Nitrogen Deposition

Lichen Diversity (Lallement)


This method was developed in France to provide a rapid assessment of air pollution particularly nitrogen over a large geographical area using 14 easily recognisable macro-lichen species associated with well defined phytosociological communities selected from the van Haluwyn and Lerond scale (1988). Land use in each unit was used as a basis for assessing nitrogen levels.

Lichen Acidophyte-Nitrophyte Diversity (Dutch method)


Lichen diversity and cover is assessed on trunks of specified trees and weighted according to selected species that are classified as "nitrophytes" (species preferring nitrogen enriched tree bark) or "acidophytes" (species preferring naturally acidic clean tree bark). The method was developed in the Netherlands based on large-scale monitoring in conjunction with physicochemical measurements (van Herk 1999, 2002).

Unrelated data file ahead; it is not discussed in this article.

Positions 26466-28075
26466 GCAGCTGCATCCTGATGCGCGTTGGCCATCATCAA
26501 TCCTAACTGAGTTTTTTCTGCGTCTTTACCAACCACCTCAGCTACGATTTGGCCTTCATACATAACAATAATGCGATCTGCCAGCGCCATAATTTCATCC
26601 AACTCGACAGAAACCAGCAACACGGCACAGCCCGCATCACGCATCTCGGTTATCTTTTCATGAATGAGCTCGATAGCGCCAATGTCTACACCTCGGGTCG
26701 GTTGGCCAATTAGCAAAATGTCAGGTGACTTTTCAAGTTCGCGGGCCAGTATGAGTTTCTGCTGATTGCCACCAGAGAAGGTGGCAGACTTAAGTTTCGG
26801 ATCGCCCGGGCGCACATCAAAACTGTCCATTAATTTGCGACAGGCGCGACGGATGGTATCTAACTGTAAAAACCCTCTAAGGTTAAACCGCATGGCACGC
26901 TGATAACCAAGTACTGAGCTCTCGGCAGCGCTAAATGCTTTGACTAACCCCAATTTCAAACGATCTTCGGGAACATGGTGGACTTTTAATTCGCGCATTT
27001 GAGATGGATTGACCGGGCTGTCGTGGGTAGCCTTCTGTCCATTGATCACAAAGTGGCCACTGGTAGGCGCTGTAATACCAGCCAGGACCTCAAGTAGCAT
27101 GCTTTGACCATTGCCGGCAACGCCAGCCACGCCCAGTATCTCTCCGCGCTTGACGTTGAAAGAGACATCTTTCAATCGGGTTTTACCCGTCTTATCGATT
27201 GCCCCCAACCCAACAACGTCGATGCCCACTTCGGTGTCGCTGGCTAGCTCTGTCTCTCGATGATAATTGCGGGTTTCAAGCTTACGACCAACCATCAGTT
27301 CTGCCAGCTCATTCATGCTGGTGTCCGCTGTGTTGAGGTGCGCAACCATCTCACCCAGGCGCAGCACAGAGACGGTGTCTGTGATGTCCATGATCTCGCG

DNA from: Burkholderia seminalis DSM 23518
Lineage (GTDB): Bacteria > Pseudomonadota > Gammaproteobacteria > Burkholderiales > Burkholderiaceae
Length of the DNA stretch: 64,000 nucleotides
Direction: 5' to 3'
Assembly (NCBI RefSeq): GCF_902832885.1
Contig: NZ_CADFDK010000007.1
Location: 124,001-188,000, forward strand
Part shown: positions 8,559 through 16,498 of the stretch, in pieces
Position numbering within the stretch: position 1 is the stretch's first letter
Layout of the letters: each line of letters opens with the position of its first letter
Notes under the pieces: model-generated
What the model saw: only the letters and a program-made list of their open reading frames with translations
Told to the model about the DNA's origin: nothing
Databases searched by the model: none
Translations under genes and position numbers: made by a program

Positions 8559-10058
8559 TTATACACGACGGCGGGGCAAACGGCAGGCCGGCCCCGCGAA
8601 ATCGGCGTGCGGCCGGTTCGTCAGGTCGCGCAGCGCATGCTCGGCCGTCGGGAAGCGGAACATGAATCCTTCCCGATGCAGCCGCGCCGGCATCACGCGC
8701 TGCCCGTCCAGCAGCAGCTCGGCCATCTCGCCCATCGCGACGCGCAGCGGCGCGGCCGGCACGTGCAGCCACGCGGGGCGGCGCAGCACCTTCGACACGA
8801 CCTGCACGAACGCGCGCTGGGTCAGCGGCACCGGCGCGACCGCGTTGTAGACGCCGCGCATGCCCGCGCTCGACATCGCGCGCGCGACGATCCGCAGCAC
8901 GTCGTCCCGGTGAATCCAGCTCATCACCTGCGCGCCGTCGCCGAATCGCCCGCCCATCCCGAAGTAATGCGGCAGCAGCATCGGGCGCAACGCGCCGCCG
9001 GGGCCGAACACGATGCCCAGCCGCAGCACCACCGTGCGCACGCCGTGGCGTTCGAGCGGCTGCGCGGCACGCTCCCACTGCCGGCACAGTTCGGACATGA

Invertebrates responses


Insect pests: It is generally thought that the increased infestations of insect pests particularly sucking insects, observed following N addition from the atmosphere or as fertiliser, is a response to increased N content of the plants. While the presence of certain pests may indicate an effect of N deposition, their absence does not indicate the lack of an effect and the introduction of pests in order to observe change is not acceptable.

Frost Hardiness (Nitrogen)


The ability of plants to minimise the risk of freezing damage is conferred by sychronising their phenology with the growing environment. The indigenous flora generally has a good safety margin between its frost hardened status and minimum temperatures, unless the growth environment changes. A negative link between enhanced N deposition and reduced frost hardiness was widely suspected to be a casual factor in the observed decline of red spruce in the nineteen eighties (Eagar & Adams 1992).


Subscribe to RSS - Nitrogen Deposition

This page was accessed on Monday, December 10, 2018 06:17